on all three authentication factors.

A smart card is a credit-card-sized plastic card embedded with a microprocessor that can be
programmed with specific information about the card owner, such as personal biometric data,
medical history, and cryptographic keys for authentication, etc. The microprocessor has both
computational power and memory capacity. It processes data and grants other devices access to the
data on the card.

In the smart card’s authentication system, a smart card is treated as an active computing device.
The card communicates with the host, that then determines if the card presents the appropriate
credentials or requirements to conduct a transaction in the system. The process confirms identity
and authenticates the cardholder.

Smart cards can potentially be applied to many areas, such as credit card transactions, banking,
government identification, and so on. For example, in Germany, smart cards are used for health
insurance. Smart cards improve the convenience of security transactions. They provide tamper-proof
storage of user identity and support secure exchange of data throughout virtually any type of

WARNING: Some information in the smart card can be vulnerable to attack by hackers, and
attacks can happen when data is being transmitted between the card and the host.

Related Links
Card Technology [1]: A bimonthly magazine that deals with smart card, payment, and
identification technologies.

International Biometric Group [2]: A biometric solutions provider, as well as conference organizer
and a leader in the field.

Biometric Consortium [3]: The biometric consortium dealing with research, development, testing,
evaluation, and application of biometric technology. [4]: A government-sponsored database on biometric information and reports.

Authentication Models
In general, all authentication systems are based on using secret information (e.g., passwords or
cryptographic key) known only to, or possessed by, participants of communications to determine
identities and message integrity. Authentication methods focus on how to represent a participant’s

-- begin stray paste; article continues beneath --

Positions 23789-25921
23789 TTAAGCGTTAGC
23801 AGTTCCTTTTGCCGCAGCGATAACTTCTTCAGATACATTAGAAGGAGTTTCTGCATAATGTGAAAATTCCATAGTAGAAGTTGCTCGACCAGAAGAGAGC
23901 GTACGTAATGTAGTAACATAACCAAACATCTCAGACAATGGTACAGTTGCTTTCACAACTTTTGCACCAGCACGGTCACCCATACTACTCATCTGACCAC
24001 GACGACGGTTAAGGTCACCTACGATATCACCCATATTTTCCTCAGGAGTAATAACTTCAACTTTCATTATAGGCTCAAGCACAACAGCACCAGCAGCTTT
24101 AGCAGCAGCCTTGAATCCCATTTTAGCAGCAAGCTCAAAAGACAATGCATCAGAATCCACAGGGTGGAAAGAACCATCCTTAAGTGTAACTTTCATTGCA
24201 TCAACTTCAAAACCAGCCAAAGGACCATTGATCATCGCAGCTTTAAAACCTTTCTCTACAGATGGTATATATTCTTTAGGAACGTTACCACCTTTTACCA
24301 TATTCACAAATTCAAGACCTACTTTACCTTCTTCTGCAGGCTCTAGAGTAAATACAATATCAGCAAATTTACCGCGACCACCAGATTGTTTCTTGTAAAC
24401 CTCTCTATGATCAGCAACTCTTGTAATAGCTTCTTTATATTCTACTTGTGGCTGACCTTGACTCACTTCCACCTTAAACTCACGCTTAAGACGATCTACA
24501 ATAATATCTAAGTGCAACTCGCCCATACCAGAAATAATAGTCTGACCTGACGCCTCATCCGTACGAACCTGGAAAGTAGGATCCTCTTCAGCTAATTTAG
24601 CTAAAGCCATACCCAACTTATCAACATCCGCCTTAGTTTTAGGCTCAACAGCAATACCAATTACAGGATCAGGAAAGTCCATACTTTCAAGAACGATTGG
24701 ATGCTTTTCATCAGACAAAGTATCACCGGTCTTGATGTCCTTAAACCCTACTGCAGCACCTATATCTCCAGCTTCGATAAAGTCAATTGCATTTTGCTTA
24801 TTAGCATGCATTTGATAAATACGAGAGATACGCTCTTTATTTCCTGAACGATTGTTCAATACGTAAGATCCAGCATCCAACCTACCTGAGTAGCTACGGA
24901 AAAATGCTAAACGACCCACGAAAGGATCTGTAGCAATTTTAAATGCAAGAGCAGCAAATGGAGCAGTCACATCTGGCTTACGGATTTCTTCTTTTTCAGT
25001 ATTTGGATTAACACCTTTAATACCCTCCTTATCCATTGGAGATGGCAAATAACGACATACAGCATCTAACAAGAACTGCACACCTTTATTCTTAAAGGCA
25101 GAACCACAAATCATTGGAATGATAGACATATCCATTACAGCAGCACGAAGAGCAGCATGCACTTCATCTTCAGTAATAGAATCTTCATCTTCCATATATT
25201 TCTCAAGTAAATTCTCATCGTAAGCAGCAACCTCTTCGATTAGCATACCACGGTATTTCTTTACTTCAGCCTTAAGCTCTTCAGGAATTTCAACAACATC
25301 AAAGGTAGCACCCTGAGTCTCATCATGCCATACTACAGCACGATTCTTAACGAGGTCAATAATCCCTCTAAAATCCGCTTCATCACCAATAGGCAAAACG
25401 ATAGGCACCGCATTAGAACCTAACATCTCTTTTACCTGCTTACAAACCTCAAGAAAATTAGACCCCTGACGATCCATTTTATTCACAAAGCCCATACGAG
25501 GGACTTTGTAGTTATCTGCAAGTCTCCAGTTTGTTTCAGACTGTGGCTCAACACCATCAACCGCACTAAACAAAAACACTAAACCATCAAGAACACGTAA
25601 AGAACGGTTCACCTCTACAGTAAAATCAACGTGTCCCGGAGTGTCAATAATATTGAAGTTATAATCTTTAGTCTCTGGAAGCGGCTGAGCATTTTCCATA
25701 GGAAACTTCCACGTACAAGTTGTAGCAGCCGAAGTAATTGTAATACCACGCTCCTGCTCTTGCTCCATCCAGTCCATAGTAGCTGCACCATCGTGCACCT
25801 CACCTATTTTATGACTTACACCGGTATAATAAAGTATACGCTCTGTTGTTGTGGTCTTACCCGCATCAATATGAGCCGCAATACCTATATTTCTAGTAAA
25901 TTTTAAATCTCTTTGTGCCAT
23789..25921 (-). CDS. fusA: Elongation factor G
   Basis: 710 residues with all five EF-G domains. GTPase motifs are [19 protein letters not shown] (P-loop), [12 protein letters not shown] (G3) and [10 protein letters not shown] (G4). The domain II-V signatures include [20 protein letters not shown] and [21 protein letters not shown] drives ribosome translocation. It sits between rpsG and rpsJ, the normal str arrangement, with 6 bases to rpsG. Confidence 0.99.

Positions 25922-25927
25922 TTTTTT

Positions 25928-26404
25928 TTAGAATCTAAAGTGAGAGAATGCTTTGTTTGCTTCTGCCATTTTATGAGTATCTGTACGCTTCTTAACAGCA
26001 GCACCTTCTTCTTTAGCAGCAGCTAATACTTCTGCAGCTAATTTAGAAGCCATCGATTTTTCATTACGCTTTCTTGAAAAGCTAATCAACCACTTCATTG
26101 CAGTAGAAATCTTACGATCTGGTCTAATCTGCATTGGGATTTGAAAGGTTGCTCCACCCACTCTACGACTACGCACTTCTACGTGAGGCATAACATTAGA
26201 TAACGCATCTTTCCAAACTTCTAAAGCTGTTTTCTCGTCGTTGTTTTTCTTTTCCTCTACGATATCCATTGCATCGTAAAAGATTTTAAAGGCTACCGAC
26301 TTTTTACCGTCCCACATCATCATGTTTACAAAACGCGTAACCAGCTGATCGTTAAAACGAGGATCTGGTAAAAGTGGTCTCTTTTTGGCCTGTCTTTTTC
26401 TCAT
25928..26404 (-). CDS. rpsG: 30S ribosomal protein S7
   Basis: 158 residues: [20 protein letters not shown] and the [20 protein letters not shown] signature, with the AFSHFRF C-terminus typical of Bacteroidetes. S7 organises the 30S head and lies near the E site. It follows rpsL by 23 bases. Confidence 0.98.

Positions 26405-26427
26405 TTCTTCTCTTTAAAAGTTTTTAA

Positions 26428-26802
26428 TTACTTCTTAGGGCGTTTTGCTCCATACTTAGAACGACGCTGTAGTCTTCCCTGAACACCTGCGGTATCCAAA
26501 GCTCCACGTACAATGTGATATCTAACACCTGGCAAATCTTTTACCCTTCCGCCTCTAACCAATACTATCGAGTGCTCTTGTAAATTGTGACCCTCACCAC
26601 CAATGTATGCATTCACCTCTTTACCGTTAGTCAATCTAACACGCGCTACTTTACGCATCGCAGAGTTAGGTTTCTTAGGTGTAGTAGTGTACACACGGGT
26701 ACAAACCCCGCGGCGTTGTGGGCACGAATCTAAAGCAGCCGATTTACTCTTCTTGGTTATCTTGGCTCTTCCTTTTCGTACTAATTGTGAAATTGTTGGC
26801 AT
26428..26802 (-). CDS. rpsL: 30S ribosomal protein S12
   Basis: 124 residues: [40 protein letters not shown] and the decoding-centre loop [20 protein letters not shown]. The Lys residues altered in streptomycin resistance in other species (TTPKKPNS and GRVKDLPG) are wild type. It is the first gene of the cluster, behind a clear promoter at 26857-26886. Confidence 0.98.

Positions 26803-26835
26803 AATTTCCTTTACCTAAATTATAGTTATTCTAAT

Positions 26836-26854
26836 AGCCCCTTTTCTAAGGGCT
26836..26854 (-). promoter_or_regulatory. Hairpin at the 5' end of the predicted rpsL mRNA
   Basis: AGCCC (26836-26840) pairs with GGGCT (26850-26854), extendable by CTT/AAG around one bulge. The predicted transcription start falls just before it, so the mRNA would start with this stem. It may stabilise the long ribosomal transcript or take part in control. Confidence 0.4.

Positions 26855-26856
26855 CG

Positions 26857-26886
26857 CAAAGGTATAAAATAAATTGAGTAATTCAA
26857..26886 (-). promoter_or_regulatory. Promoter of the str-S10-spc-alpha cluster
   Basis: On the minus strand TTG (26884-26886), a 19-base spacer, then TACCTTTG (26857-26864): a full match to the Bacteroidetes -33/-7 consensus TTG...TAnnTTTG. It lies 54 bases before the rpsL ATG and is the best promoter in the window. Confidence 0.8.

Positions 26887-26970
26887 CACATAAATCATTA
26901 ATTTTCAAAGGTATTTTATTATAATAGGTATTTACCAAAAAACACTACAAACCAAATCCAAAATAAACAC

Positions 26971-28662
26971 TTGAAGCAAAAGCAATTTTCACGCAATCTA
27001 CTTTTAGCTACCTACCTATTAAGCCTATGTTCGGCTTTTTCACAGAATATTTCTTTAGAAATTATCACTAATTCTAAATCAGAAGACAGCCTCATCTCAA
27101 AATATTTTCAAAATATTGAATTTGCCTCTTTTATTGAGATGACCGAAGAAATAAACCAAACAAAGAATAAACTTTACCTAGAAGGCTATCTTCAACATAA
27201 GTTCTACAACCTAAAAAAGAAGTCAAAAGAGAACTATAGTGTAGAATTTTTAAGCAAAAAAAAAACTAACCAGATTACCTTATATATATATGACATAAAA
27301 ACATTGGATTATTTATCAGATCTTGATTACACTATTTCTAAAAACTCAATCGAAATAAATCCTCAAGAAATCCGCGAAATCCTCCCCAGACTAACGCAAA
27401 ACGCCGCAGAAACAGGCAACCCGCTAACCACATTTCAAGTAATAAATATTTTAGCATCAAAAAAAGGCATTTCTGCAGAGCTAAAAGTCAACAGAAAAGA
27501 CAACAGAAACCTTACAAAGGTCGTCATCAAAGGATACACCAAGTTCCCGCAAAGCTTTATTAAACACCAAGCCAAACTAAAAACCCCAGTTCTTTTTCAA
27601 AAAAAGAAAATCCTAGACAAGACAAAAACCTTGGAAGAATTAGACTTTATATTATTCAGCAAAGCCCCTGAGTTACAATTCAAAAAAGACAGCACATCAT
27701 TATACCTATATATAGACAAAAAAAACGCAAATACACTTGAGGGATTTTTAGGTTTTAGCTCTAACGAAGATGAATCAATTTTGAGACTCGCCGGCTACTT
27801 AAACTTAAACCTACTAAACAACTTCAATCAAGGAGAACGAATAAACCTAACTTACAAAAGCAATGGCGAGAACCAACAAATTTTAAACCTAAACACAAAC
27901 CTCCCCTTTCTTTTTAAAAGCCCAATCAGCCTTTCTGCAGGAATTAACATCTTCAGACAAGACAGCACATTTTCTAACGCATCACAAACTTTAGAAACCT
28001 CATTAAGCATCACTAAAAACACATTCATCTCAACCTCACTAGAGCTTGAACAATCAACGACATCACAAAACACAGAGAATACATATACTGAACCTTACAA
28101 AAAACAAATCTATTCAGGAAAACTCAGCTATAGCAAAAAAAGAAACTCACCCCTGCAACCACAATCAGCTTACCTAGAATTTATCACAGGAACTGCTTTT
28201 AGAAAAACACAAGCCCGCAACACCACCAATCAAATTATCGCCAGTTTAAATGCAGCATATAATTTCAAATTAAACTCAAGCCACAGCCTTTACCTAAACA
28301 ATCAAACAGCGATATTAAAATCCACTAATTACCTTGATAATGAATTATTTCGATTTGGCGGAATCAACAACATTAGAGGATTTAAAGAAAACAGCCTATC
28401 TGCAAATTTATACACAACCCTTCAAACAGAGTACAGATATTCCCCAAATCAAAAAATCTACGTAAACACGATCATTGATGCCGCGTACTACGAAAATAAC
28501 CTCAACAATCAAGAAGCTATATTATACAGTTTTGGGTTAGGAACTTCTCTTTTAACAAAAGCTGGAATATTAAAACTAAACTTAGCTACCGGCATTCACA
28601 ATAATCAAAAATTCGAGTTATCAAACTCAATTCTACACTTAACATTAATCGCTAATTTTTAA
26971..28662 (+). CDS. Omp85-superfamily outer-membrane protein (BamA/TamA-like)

identity, whereas authentication models are concerned with how two parties in a communication
interact and prove each other’s identity.

The following authentication models use password-based authentication: basic authentication,

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Kerberos protocol, and public key cryptography.

Basic Authentication

A basic authentication scheme is based on the model that the user supplies an ID and password to
the server in order to be authenticated. The server validates the user ID and password before
authorizing the request. There are no other authentication parameters involved.

Basic authentication assumes that the connection between the client and the server is safe, thus no
encryption is used and all transactions are conducted in clear text. This is vulnerable to
eavesdroppers monitoring network traffic with sniffing tools. Captured passwords can be used later
by a hacker to illegally log on to the server. This is known as a replay attack. A better approach is to
encrypt the password before sending it to the server for verification.

The one-time password (OTP) system is designed to eliminate the possibility of replay attack. In an
OTP system, a series of one-time passwords are generated, but only one of them is used each time,
and it should never be used again. The OTP system will be explored later.

Kerberos Protocol

Kerberos is a network authentication protocol that supports more robust and trustworthy
authentication in highly networked and distributed environments. It relies on the use of the
symmetric cryptography technique (i.e., DES) to protect authenticating information as it travels
across the network. In the Kerberos system, the secret information used for authentication is never
transmitted unencrypted and is never seen by a recipient. Therefore, it can prevent password
attacks such as eavesdropping, replay attacks, and ensure data integrity. More will be discussed